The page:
"I am going to deny the petition for removal based on the best interests of the child. * * * I don't believe at this time when the child is doing well that we should move him. * * * I don't want to disturb the child's progress * * * ."

Initially, Elizabeth argues that because the terms of the Texas judgment of dissolution grant her the power to establish Robert's residence, and those terms have not been modified, the Illinois courts are bound by the terms and must ratify her decision to move Robert to Louisiana.

Section 14.021 of the Texas Family Code requires that each custody agreement designate one parent to have the "sole legal right to determine the residence of the child." (Tex. Fam. Code Ann. sec. 14.021(c)(1).) Under the Uniform Child Custody Jurisdiction Act, Illinois must recognize and enforce the judgment of another state exercising jurisdiction pursuant to the Act. 750 ILCS 35/14 (West 1992).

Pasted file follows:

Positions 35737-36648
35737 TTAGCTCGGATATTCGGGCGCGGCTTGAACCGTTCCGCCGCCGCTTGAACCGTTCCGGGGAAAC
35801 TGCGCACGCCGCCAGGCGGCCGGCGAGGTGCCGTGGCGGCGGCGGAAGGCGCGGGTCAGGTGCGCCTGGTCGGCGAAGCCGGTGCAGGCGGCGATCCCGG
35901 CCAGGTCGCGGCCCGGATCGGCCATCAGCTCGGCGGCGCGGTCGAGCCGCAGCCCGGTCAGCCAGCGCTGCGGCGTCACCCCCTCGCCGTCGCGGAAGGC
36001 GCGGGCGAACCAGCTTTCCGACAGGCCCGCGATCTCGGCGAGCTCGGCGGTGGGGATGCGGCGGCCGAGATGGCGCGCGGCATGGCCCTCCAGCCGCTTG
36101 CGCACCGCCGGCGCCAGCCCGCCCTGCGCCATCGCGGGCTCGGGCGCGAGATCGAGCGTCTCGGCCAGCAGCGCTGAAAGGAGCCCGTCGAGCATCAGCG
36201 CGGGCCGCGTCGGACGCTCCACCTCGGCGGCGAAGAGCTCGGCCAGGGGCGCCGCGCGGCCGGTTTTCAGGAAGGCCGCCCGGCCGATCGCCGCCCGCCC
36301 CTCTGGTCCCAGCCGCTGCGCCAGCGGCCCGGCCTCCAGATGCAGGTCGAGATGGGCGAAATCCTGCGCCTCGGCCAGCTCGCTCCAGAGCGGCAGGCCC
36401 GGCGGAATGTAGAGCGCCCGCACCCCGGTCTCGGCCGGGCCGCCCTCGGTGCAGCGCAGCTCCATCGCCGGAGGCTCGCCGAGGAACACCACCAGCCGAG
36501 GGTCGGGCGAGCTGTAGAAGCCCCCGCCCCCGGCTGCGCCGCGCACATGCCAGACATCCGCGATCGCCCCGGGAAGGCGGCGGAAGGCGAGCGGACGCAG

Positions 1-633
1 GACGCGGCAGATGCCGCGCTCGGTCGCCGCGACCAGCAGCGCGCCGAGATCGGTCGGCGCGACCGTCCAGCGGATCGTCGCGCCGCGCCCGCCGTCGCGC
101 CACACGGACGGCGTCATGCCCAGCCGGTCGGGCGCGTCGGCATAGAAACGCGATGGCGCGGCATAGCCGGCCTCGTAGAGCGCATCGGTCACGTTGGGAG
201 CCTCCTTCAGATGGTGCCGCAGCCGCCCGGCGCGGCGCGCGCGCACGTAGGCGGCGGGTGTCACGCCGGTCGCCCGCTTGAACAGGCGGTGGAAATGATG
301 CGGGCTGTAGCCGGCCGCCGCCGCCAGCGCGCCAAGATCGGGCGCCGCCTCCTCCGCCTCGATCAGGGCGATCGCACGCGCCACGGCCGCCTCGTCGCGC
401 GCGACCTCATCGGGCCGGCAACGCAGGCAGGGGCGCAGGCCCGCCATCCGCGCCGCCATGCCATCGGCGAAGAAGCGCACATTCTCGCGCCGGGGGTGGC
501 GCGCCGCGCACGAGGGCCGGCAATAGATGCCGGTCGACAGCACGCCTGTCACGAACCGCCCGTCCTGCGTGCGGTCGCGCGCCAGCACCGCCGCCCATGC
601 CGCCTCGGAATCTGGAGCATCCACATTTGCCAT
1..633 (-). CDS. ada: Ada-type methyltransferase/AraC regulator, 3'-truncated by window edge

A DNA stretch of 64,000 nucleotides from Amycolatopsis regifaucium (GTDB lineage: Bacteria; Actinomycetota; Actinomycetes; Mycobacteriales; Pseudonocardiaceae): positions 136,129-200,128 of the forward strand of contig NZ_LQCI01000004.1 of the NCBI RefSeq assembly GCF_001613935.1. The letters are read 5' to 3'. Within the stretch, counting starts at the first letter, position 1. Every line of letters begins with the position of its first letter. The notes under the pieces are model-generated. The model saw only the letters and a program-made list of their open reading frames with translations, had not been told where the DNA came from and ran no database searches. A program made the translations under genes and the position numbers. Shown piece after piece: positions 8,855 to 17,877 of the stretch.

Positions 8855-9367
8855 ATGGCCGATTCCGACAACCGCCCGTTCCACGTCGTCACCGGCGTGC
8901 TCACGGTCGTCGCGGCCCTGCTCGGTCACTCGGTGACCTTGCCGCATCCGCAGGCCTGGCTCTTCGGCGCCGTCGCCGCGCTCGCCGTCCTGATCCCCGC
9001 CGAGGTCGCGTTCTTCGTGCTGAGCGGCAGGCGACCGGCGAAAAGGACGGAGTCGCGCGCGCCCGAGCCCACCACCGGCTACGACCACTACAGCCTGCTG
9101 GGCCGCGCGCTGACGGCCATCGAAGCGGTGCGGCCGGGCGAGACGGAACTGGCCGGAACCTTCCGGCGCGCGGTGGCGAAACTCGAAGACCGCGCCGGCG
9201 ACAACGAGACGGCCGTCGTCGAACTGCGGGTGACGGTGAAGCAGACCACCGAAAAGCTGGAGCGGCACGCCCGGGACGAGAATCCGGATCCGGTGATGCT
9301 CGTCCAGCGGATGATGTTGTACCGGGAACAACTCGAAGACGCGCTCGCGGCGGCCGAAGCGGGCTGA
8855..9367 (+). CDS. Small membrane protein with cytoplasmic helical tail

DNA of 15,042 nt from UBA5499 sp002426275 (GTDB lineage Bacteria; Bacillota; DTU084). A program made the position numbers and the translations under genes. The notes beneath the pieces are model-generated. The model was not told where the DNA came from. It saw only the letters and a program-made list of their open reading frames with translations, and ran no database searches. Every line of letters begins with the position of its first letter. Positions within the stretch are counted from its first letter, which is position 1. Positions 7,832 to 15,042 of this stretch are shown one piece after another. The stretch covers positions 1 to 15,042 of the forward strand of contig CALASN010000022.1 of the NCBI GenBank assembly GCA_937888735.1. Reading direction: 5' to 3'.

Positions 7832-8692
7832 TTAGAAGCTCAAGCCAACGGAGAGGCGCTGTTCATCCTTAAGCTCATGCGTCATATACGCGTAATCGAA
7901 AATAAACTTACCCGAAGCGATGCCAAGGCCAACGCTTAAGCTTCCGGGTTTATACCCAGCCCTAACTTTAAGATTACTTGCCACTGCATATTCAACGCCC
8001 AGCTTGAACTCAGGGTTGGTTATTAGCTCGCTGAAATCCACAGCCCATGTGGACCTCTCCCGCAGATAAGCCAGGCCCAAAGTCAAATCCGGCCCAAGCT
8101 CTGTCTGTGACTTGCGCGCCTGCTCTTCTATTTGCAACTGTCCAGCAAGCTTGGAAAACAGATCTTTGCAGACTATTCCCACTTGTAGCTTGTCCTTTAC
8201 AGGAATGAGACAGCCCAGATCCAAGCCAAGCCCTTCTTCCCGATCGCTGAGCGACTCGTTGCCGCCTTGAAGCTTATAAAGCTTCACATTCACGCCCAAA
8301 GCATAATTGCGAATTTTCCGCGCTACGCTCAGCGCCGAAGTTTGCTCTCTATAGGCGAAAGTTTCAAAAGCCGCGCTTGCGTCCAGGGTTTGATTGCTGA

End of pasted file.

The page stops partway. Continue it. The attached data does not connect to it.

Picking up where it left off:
Although we were unable to locate any Texas cases which analyze Elizabeth's argument that the Texas dissolution terms give her the power to establish Robert's residence anywhere she chooses, we find that we need not reach this issue because even when applying Illinois law, the trial court was in error in denying her petition.